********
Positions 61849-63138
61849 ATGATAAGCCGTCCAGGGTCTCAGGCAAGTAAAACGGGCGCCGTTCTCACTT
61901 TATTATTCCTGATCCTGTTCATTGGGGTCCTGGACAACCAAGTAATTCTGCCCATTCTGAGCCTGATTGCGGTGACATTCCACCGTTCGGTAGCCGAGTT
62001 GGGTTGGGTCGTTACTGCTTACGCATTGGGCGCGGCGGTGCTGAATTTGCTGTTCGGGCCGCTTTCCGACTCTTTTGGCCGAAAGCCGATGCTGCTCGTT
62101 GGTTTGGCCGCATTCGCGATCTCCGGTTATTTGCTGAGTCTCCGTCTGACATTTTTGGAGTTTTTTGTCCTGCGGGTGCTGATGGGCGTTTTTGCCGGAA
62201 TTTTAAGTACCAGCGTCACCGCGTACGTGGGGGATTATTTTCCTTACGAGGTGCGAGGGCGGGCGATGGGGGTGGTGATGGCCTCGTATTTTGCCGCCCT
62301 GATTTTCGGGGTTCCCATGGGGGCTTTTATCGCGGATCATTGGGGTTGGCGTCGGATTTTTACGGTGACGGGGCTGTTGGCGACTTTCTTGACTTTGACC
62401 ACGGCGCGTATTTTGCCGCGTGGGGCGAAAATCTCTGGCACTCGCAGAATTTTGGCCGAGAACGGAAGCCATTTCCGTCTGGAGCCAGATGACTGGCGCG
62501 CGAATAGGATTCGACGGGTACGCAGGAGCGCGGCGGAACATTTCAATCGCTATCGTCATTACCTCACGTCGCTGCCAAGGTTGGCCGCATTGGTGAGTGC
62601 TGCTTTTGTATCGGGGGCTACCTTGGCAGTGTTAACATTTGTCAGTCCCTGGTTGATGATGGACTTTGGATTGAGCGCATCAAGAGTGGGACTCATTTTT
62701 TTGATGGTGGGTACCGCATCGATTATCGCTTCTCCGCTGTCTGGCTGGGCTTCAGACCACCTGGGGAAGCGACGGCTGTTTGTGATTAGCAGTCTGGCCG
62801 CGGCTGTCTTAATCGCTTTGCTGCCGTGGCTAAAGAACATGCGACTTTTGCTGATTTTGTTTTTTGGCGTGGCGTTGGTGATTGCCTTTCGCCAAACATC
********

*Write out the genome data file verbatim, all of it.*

Positions 61849-63138
61849 ATGATAAGCCGTCCAGGGTCTCAGGCAAGTAAAACGGGCGCCGTTCTCACTT
61901 TATTATTCCTGATCCTGTTCATTGGGGTCCTGGACAACCAAGTAATTCTGCCCATTCTGAGCCTGATTGCGGTGACATTCCACCGTTCGGTAGCCGAGTT
62001 GGGTTGGGTCGTTACTGCTTACGCATTGGGCGCGGCGGTGCTGAATTTGCTGTTCGGGCCGCTTTCCGACTCTTTTGGCCGAAAGCCGATGCTGCTCGTT
62101 GGTTTGGCCGCATTCGCGATCTCCGGTTATTTGCTGAGTCTCCGTCTGACATTTTTGGAGTTTTTTGTCCTGCGGGTGCTGATGGGCGTTTTTGCCGGAA
62201 TTTTAAGTACCAGCGTCACCGCGTACGTGGGGGATTATTTTCCTTACGAGGTGCGAGGGCGGGCGATGGGGGTGGTGATGGCCTCGTATTTTGCCGCCCT
62301 GATTTTCGGGGTTCCCATGGGGGCTTTTATCGCGGATCATTGGGGTTGGCGTCGGATTTTTACGGTGACGGGGCTGTTGGCGACTTTCTTGACTTTGACC
62401 ACGGCGCGTATTTTGCCGCGTGGGGCGAAAATCTCTGGCACTCGCAGAATTTTGGCCGAGAACGGAAGCCATTTCCGTCTGGAGCCAGATGACTGGCGCG
62501 CGAATAGGATTCGACGGGTACGCAGGAGCGCGGCGGAACATTTCAATCGCTATCGTCATTACCTCACGTCGCTGCCAAGGTTGGCCGCATTGGTGAGTGC
62601 TGCTTTTGTATCGGGGGCTACCTTGGCAGTGTTAACATTTGTCAGTCCCTGGTTGATGATGGACTTTGGATTGAGCGCATCAAGAGTGGGACTCATTTTT
62701 TTGATGGTGGGTACCGCATCGATTATCGCTTCTCCGCTGTCTGGCTGGGCTTCAGACCACCTGGGGAAGCGACGGCTGTTTGTGATTAGCAGTCTGGCCG
62801 CGGCTGTCTTAATCGCTTTGCTGCCGTGGCTAAAGAACATGCGACTTTTGCTGATTTTGTTTTTTGGCGTGGCGTTGGTGATTGCCTTTCGCCAAACATC